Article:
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STYLE & CULTURE

Inventor's wild ride

Eric McClure got tired of falling off his snowboard. So he put on handlebars and brakes. And now the world has a new toy that's snowballing.

March 31, 2003|Janet Eastman | Times Staff Writer

Snowboarding wasn't smooth for Eric McClure -- something about locking his feet in a sideways stance and freefalling down a slope went against his survival instincts. He could stay upright on surfboards, skateboards and skis, just not this unforgiving plank. But he kept trying, kept falling, motivated to taste victory, not a mouthful of slush, alongside his son, Bryton.

Finally, he mastered the counterintuitive turning techniques, the muscle-burning heel-to-toe movements and the go-with-it attitude of the sport. Then he invented a way to make it simpler. He added handlebars and brakes to a snowboard deck, called it a Snow Jack and found 35,000 buyers in the first months of this winter season.

Now, the 40-year-old former music producer, whose only previous experience with design was Da Vinci-like drawings of out-there musical instruments, has a new partner: ski and snowboard giant Gen-X Sports. Their dream is to grab a larger hunk of the U.S.' $400-million-a-year recreational snow-slide business. Snowboards bring in a fourth of that, according to the National Sporting Goods Assn. Snow skates, decks and sleds make up the rest.

McClure's invention is the first patented snow scooter with handlebars, brakes and a swiveling, upturned tip. Snowboarding newbies like the zero training time: Just hop on, turn the handle and go. Seasoned riders think swinging the handlebars overhead while airborne is sick -- that is, cool. No special bindings or boots are necessary, just a helmet.

"Snow Jack is exactly what today's youth is looking for, that is, more than just a ride down the hill, but an adrenaline rush, excitement," says Gen-X's Greg Anger, who expects to sell 100,000 of the scooters this year without a lot of marketing muscle. "As they boot down the hill on Snow Jacks, they ride rails and cut sharp turns."

The Toronto-based company and its parent, Huffy, have found other sketches in McClure's notebook that they believe are worthy of a go. The designs are all top secret now, but Anger says by the end of the year "kids will be stoked" when they see new snow sliding devices made of plastic, foam and inflatable materials.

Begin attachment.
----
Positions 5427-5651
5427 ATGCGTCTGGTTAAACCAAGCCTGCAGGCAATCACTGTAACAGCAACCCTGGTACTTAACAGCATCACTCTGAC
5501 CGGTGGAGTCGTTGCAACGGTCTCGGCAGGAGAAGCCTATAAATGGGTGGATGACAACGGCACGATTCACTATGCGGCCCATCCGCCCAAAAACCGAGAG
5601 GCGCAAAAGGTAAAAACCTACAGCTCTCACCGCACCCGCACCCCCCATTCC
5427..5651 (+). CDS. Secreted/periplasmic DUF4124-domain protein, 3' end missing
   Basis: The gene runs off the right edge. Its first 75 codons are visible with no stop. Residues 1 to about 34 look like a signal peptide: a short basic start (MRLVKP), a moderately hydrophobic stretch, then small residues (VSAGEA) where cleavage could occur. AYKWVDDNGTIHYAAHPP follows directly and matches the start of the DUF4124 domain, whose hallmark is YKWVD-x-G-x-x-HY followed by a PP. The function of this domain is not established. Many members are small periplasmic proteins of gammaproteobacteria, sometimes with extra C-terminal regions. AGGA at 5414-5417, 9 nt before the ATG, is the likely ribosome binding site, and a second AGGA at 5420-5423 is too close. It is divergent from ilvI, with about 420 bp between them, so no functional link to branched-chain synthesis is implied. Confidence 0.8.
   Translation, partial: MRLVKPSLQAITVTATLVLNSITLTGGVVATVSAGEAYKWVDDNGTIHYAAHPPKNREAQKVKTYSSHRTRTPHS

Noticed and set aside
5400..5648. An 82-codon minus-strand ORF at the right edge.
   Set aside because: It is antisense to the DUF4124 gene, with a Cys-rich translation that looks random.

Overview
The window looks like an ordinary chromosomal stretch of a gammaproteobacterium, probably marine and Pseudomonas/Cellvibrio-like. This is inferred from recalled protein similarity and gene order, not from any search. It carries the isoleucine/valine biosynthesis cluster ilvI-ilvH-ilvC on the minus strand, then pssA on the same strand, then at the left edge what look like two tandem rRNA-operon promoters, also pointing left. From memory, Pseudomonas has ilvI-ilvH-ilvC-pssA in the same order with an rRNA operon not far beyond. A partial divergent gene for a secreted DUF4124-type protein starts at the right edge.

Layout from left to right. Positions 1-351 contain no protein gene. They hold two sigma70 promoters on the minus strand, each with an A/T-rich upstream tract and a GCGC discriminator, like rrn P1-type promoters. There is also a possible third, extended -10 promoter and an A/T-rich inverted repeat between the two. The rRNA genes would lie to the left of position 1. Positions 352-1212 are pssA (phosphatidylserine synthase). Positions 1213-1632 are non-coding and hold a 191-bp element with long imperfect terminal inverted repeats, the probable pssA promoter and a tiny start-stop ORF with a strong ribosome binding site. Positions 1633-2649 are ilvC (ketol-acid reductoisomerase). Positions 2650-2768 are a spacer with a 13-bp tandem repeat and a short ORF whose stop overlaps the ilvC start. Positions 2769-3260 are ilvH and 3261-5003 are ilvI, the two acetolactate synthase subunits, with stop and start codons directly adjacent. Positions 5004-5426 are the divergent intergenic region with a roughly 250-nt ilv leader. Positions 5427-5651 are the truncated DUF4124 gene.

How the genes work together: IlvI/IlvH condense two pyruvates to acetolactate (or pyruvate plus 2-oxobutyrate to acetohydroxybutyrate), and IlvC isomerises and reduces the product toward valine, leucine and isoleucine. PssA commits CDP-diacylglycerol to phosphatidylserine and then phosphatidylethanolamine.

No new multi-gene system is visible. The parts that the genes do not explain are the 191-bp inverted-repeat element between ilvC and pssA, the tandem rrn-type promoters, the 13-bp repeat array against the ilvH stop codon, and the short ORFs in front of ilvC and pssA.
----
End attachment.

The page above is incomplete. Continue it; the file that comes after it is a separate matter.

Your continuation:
Since joining forces with the company in January, McClure has been jetting to toy shows, action sports conventions and face-to-faces with the new German distributor of the Schneejack. His assistant describes him as "well suited for his new job, because he's a big child who doesn't need any sleep."

When away from his snow-deprived home base in Irvine, he wanders in the white stuff to see what new ways kids have come up with to get around. "In Norway, children pedal the Snow Jack to school," says McClure, "and on the East Coast I saw one kid riding it down the sidewalk, earning money by shoveling snow around the neighborhood."

He's just returned from traveling back roads outside of Shanghai, searching for three more manufacturing plants to make the aluminum handlebars and connecting parts. The stainless steel board is covered in polyurethane -- "it's something that won't freeze and kids can leave it buried in the snow for a week and still ride it." The board is made in Long Beach, the scooter assembled in Tustin.

McClure's new job is as much of a surprise to him as finding that no one had a patent for a snow scooter. It's especially amazing in a rebel sport where modifications are a big part of the scene.

Since its start in the mid-1990s, snowboarding has been overrun by ice jockeys who mock tradition at every turn. Die-hards are constantly tinkering with their boards' flexibility, length, weight and shape. They strap on shock absorbers and even more ridiculous add-ons. One rider in Washington came up with a motorized snowboard that zooms to 35 mph, costs $5,000 and weighs 130 pounds (the Snow Jack is a tuck- under-the-arm 10 pounds).

Others have tried to tackle the trick of slowing down. The most complicated solution, almost worthy of class credit, came from a Dartmouth College engineer, who used a 3-volt battery to create positive and negative electric charges to increase friction and halt forward motion.

McClure's brake? A simple aluminum pedal that works like a snow groomer. "The Snow Jack is slower than a normal snowboard because the bottom has grooves in it, but if you lift up on the handlebars, you will fly," he says. "Step on the brake and push forward on the handlebars and you slow down."

McClure built his homemade sample to comply with scooter safety standards and had it approved by a consumer testing lab before going booth to booth at toy conventions to find a sales rep who would take it on. It wasn't long before he realized he was on the right trail. His first order was from Toys R Us for 1,500 units.

It was a rush to get them made for the December 2002 holiday season, but the price -- $99, compared to the typical snowboard at $250 -- got the attention of thin-walleted gift buyers.

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